I don’t think I’m a conspiracy theorist, but sometimes I feel I can behave that way. The reason is that when you ask about the car industry and the fuel economy of a car, it makes noise for hours (usually until you clean the room). I’m not that bad anymore, I can measure the boring factors of my audience, but I definitely tell you one thing. When gas prices start approaching $ 4 per liter, people no longer shoot me down so quickly.
So what about my game? The first thing I want to mention is that today’s cars don’t really offer very good mileage compared to the mileage they’ve gained over the years. We’ve definitely seen hybrids, and were impressed that they could reach the highest 50 MPG, but honestly it’s not a big achievement. The 1984 Honda Civic Coupe won 64 MPG on the highway and 48 MPG in the city. Today, no hybrid can match these numbers, not even the current Honda Civic Hybrid!
Modern Civic Hybrids do not get the same mileage for the same reason. It’s heavy. Much of the extra weight comes from all the equipment we valued in the car (and the large rechargeable battery on the belly of the car). Most people will be surprised to hear that modern cars often outperform the bulky steel animals of the 1960s and 70s.
I tell you this because we need to refute one of the most common arguments I’ve heard that our car can get better gas consumption: “Manufacturer me If we can get better performance from our cars, they will do it. ” Visit:-https://cars-scanner.jp/
This is stupid
Looking at the average MPG for US production vehicles, this is exactly what the government demands for these averages. If the government raises the COFFEE requirement, manufacturers will increase the mileage per liter of cars. We’re all used to having acceptable fuel consumption and all the horns and whistles, so they’re definitely always complaining about it. Now they have to find a way to give us both. You can do one.
Please note that there was no fuel injection in the 1984 Honda Civic, which acquired 64MPG on the highway. I don’t have a computer to tune my system. A carburetor (a device with an essentially hourglass-shaped tube) is used to mix air and fuel.
The weight of the car in the 1960s was about the same, but the engine was much larger. It was not uncommon to have an engine of 5.0 liters or more, and even 7.0 liters or more in a car. Many of these engines achieved MPG scores of up to 20 and 30 seconds on the highway. I owned several cars in the late 60’s and early 70’s, with an average of 22 MPG city MPG and 5.0 liter engine.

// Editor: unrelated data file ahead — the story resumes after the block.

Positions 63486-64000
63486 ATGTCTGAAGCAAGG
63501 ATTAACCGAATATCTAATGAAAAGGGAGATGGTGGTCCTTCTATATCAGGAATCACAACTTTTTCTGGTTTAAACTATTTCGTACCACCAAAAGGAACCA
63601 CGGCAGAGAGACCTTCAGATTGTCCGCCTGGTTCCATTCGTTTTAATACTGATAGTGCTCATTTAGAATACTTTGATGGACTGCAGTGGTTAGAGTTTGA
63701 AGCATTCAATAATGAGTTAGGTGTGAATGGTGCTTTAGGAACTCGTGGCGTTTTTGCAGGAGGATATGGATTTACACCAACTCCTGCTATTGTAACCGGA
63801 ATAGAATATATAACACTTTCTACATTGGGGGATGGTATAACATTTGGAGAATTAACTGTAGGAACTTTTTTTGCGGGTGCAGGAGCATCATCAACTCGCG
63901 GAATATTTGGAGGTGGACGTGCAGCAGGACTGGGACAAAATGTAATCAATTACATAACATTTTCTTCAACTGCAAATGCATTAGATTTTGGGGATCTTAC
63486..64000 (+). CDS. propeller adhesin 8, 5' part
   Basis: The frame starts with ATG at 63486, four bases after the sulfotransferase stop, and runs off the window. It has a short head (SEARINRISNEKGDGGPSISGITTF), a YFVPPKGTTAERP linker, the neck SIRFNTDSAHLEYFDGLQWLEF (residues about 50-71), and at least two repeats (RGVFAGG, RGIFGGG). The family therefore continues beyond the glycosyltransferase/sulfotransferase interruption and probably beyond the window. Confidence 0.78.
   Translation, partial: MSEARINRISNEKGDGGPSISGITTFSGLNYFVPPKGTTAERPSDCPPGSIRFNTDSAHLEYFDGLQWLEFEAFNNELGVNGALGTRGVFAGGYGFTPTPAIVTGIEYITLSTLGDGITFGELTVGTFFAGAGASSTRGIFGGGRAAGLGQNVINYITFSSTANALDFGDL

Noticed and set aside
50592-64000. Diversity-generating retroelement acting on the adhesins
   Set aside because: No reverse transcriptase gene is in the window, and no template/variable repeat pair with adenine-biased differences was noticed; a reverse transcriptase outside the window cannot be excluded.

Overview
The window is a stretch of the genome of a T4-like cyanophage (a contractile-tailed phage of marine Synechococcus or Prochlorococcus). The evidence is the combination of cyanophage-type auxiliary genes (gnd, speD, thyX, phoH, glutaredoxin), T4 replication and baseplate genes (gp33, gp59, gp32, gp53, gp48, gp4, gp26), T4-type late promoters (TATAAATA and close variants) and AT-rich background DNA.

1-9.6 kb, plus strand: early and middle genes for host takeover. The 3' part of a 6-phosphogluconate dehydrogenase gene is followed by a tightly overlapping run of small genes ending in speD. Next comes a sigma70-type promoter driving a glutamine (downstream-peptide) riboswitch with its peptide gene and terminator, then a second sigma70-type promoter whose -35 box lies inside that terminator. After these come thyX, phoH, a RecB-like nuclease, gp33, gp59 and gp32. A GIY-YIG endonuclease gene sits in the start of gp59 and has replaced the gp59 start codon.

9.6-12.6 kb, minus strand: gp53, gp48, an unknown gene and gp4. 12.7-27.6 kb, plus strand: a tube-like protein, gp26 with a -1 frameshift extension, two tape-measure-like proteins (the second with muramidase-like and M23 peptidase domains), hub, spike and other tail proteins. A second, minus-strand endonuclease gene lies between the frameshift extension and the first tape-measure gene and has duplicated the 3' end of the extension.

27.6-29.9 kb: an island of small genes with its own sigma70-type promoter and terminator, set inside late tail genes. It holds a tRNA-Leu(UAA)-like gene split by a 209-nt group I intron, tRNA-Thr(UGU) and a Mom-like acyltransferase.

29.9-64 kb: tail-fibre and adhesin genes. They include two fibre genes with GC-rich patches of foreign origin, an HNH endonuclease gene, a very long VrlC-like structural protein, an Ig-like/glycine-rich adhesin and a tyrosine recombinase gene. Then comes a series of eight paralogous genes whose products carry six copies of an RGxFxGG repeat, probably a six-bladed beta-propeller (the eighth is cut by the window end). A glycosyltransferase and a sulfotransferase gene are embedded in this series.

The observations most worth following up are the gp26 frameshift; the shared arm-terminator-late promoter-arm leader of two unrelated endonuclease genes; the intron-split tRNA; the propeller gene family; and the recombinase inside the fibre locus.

One of the reasons this is possible is called compression ratio. One of the things an engine does when burning gasoline or diesel is to compress the air-fuel mixture before igniting it. The more compressed the air-fuel mixture, the greater the power gained from ignition. In the late 1960s, the compression ratio of many cars exceeded 11: 1 (some 13: 1). The compression ratio of modern automobiles ranges from 9 to 1. This means that modern engines reduce compression to 30% and reduce the output produced by burning fuel (depending on a few other factors).
Why is the compression ratio so low? I’m sure this is what you are looking for. The reason is simple and complicated. This is the octane number of the fuel that burns the car. If you look at the gas in your pump and look at the numbers for regular, medium and premium gas blends, you may not know what that means, but these are octane numbers. 87-93, usually depending on height. The higher the octane number, the more the air-fuel mixture can be compressed. In 1966, the octane number of premium gasoline was 107. This allowed the engine to further compress the air-fuel mixture.
It is very important to note that the higher the compression ratio, the more completely the car burns (the molecules get closer to each other and ignite faster) and the emissions decrease. High pressure ratio = lower emissions = more environmentally friendly. The next obvious question is why the octane number is so low. There are two reasons for that. First, one of the things used to raise the octane number was lead. We all know that lead is bad, and that it burns in an engine produces a rather annoying exhaust. Second, oil companies have determined that the greatest benefit of the refining process is the production of 87 octane fuel.